New Zealand food prices declined in July, adding weight to speculation that softer inflation will prompt the Reserve Bank to keep the benchmark interest rate on hold until next year.
The food price index fell 0.7 per cent from June, its first decline in four months, as discounting led to lower prices for beef and processed meat, Statistics New Zealand said. The index was 0.1 per cent lower than July last year, the first annual decline in 14 months, led by lower prices for fruit and vegetables, the agency said.
Food prices are one of the components eyed by economists as they evaluate the pace of inflation, as they make up about 19 per cent of the broader consumer price index compiled by Statistics New Zealand. Weaker inflation means the Reserve Bank may hold off raising the official cash rate again until next year, analysts said.
"The result adds to recent inflation indicators pointing to a subdued inflation environment for now," ASB Bank economist Christina Leung said in a note. "With the Reserve Bank already having put through 100 basis points of OCR increases this year, we expect it will now pause until next March to assess the effects of the tightening it has done to date."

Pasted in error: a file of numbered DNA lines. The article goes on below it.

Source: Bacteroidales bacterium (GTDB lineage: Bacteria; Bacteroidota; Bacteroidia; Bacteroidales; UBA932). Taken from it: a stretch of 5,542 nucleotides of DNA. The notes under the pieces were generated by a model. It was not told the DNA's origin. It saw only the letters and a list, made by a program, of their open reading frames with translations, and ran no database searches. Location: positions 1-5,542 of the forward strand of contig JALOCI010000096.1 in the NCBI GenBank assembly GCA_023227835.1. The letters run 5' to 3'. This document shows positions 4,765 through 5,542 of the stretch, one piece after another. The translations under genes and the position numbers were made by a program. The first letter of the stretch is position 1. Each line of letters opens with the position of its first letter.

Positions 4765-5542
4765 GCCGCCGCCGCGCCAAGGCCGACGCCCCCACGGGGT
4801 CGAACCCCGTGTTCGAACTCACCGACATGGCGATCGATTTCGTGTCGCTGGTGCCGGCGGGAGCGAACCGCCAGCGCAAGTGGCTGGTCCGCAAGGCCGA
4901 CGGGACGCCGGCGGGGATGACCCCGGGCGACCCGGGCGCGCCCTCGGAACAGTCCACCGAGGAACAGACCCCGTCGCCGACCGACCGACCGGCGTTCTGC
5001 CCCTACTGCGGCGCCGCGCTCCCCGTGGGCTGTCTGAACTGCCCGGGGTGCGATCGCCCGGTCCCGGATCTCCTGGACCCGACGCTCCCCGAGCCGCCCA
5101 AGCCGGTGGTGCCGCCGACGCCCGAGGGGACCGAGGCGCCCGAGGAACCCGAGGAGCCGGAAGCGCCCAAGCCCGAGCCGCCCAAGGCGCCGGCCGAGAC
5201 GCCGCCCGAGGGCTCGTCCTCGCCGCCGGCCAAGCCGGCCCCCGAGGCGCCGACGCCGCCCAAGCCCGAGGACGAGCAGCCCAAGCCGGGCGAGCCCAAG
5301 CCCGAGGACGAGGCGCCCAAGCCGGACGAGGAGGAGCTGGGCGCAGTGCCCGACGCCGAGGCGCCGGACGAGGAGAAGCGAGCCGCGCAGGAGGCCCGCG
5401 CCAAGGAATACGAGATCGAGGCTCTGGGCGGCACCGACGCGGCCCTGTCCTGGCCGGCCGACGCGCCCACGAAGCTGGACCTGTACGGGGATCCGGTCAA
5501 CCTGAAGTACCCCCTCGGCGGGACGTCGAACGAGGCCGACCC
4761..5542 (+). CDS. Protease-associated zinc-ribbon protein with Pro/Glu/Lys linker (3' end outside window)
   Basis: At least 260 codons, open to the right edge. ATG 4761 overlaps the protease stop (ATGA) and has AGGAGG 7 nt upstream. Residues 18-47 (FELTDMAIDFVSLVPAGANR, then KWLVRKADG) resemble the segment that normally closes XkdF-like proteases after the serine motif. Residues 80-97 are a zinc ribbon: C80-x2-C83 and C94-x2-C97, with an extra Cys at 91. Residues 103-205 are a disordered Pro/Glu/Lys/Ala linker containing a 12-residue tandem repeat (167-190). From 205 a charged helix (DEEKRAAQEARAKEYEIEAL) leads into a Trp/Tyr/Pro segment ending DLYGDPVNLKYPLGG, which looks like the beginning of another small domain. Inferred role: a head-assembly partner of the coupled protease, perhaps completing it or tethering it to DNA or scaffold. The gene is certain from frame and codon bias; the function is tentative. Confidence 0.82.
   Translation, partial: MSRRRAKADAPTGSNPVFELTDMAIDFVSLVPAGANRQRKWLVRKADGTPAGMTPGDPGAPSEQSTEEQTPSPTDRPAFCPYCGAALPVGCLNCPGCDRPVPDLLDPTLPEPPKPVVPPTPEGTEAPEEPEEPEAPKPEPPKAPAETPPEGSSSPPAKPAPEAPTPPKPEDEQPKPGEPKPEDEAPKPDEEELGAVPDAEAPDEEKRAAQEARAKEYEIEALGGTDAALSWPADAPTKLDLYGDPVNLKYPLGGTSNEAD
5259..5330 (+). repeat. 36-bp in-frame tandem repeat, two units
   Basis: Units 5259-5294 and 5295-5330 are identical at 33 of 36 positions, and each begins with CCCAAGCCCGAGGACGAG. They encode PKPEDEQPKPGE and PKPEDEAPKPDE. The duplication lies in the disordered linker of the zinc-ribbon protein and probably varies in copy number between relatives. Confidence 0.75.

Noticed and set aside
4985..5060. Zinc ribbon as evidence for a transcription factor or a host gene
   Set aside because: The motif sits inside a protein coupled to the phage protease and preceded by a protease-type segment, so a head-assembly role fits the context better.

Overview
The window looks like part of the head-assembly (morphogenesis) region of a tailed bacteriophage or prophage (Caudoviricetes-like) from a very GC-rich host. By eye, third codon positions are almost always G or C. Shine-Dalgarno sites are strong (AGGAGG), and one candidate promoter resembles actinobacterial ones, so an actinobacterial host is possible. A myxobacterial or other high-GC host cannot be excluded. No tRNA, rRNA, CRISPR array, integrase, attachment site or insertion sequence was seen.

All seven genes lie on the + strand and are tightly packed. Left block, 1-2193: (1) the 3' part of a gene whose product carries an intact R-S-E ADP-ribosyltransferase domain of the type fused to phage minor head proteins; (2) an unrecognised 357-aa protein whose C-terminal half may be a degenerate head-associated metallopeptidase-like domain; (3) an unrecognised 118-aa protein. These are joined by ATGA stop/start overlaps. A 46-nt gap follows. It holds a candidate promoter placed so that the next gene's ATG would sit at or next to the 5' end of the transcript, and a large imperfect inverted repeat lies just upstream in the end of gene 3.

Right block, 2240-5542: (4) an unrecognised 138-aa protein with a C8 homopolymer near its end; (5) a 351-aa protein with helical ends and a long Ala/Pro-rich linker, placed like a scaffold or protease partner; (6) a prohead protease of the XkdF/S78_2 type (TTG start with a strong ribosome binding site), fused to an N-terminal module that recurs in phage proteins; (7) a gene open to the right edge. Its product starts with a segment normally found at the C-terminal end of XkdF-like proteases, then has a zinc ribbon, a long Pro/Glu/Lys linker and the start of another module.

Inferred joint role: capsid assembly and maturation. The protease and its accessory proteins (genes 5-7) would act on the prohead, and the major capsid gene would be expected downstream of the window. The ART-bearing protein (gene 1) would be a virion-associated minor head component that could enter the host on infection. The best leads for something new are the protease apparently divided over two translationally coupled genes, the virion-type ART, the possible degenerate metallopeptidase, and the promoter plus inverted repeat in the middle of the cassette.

The Reserve Bank will probably increase the benchmark rate four times next year, with interest rates peaking at 4.5 per cent at the end of next year, Leung said.
July food prices fell from June as fruit and vegetable prices slipped 0.9 per cent; meat, poultry and fish prices slid 2.2 per cent; and grocery food prices declined 0.7 per cent, the statistics agency said. Meanwhile, non-alcoholic beverage prices rose 0.2 per cent and restaurant and takeaway food prices remained unchanged, it said.
Compared with July a year earlier, fruit and vegetable prices were the only subgroup to record a decline, sliding 5.9 per cent, Statistics New Zealand said. Meantime, meat, poultry and fish prices increased 0.5 per cent; grocery food prices rose 0.2 per cent; non-alcoholic beverage prices gained 1.5 per cent; and restaurant and takeaway food prices advanced 2.2 per cent, it said.